So the Speed3 feigns practicality by providing everything a daily driver would want, quietly hiding its ferocious heart.
The "semi-bucket seats" can hold you in place through a tight corner but not squeeze too tightly to make a daily commute uncomfortable. The red glow of the instruments give the Speed3 a sophisticated look. At night, a thin blue line cuts across the car's stereo and pulses now and again. Unnecessary but cool.
The entire layout of the dash is simple and clean. There may be a bit too much plastic in spots but nothing seems too cheap or poorly put together. The little red LED turbo gauge between the speedometer and tachometer climbs as the pressure increases and all of sudden ... WHAAMMMM, you're off.
The black interior with red stitching also adds a speedy feel to the cabin. 'Fifth door' adds versatility
While the Speed3 may look a touch overweight, it has adopted many of the characteristics Mazda has created with some of its recent new cars -- such as the Mazda 6 and RX-8. An aggresive front end with bubbly fenders -- the Speed3's are exclusive -- and there are lots of angles on the new Speed3. There are a few other features that aficionados might notice that are different than the regular Mazda3 hatchback. The front grille, above and below the bumper, are black instead of chrome and there is a large spoiler incorporated on the hatchback.
Often referred to as the "fifth door" because carmakers remain too timid to call hatchbacks "hatchbacks," it's the fifth door that makes this car such an exceptional vehicle. When you compare it to something like the GTI, which is a two-door hatchback, the Speed3 just has more utility. You can pile in four friends and enjoy the day. You can drop the second row and load in a sports bar's worth of flat-screen televisions and still pick up your kid at school.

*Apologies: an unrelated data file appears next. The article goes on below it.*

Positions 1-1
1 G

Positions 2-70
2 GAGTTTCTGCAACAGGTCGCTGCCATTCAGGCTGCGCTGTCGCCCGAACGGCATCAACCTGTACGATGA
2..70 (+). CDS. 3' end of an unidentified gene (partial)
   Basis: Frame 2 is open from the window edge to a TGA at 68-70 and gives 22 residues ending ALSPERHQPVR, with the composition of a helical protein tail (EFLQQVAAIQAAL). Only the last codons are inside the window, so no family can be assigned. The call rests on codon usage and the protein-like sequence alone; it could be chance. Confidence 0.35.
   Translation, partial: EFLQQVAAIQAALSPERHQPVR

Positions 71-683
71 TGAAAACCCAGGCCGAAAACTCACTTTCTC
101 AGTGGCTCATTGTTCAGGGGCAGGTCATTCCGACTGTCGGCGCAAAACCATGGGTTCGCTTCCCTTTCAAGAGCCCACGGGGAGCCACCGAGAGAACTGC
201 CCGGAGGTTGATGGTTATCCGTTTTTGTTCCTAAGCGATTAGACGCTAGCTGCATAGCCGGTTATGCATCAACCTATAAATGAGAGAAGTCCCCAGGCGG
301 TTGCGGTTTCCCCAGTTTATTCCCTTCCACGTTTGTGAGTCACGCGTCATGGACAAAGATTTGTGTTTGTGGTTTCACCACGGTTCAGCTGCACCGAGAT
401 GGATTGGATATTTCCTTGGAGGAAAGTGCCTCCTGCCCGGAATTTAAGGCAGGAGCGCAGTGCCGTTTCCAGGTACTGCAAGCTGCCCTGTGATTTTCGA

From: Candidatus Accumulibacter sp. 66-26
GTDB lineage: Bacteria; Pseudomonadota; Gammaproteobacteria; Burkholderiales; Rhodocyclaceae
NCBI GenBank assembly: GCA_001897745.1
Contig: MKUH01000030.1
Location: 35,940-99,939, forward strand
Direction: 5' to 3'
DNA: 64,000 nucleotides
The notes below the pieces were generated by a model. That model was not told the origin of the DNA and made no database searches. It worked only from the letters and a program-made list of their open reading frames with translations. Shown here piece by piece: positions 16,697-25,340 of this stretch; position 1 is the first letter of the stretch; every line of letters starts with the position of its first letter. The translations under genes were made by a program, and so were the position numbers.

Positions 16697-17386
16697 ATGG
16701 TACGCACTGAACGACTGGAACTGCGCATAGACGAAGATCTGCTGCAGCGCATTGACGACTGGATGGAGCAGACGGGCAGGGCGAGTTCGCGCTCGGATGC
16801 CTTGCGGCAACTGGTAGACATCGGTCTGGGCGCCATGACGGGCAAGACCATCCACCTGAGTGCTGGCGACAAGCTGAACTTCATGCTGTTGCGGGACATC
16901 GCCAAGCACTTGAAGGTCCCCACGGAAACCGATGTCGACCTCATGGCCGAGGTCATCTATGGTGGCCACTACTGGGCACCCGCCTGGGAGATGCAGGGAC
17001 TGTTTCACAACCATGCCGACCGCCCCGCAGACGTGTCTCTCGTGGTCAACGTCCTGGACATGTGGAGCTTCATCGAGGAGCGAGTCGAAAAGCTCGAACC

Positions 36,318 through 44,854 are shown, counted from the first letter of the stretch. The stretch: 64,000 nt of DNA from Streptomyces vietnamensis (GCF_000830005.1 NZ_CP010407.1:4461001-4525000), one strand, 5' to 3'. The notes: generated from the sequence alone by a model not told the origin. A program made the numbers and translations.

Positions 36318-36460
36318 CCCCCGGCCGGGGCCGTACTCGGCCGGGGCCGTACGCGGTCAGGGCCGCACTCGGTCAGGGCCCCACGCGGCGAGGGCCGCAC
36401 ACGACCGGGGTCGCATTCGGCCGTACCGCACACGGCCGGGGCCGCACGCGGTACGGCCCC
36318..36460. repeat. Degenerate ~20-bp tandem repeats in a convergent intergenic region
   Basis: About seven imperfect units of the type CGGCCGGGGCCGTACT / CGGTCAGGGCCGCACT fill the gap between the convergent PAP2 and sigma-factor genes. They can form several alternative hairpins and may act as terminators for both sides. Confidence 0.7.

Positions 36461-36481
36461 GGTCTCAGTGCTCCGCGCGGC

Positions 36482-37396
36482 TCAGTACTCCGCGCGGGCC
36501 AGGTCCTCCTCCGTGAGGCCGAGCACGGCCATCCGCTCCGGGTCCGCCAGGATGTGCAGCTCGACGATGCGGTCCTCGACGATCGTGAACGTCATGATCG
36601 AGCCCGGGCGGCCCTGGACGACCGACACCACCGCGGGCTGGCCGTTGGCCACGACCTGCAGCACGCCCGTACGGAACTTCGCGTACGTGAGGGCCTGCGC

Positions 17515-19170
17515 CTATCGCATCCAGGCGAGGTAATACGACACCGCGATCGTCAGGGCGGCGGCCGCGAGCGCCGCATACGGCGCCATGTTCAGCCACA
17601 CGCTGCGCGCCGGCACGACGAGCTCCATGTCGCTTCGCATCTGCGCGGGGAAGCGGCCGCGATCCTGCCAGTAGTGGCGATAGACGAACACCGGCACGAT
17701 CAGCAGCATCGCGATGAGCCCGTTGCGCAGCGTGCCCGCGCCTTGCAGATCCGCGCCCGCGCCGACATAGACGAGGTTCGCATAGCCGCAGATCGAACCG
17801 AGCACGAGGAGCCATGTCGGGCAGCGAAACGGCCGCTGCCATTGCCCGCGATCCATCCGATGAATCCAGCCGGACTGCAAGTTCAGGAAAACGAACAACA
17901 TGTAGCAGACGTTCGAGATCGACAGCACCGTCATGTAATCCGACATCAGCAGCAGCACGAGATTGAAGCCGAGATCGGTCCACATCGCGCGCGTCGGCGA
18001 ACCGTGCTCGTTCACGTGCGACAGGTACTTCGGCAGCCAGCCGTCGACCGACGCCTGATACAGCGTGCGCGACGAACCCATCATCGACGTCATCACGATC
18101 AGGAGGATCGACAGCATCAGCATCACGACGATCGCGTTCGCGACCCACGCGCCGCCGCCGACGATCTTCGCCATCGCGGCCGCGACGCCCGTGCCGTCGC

Function will always outweigh form, especially for someone who wants to have a turbo-charged car in a family of four. Coupes just don't fit into a modern family as well as four-doors. Hatchbacks, however, complement everyone -- and you never know, you just might get a dog one day and have a need for someone to ride in the back seat.
And the Speed3 will gladly sit quietly in the driveway and serve its owner on a daily basis. It can handle the load. It can cruise contently to work and back, and through those weekday runs for the forgotten gallon of milk or loaf of bread. But every now and then, it will remind you why you bought it. It will pass that unsuspecting Mustang or Camaro without batting an eye and then idle back down to slip into the tiny parking space in front of the Piggly Wiggly.
Fun cars surprise us and the MazdaSpeed3 is full of surprises. It's deceptive like that.
Exterior: Good. Bloated but muscular looking body hides this car's performance talents.
Interior: Good. Dash is basic but with plenty of functions. Wanted more luxury but quickly forgot about all of those things as I drove. Hatch on the back adds utility and makes it sporty.
Performance: Excellent. Very little torque steer, powerful engine and great handling on the road. In the snow, winter tires make a huge difference and keep the car fun and exciting.
Pros: Great performance car for under $25,000 with the utility of a five-door and the space to carry lots of stuff.
Cons: Exterior may not fit everyone's style and purists think five doors don't perform as well as coupes.
**** Excellent *** Good ** Fair * Poor
Type: Five-passenger, front-wheel drive four-door hatchback.
Engine: 2.3-liter direct injection, turbocharged four-cylinder engine
Transmission: Six-speed manual
Power: 263 horsepower, 280 pound-feet torque.
EPA gas mileage: 18 mpg city / 25 mpg highway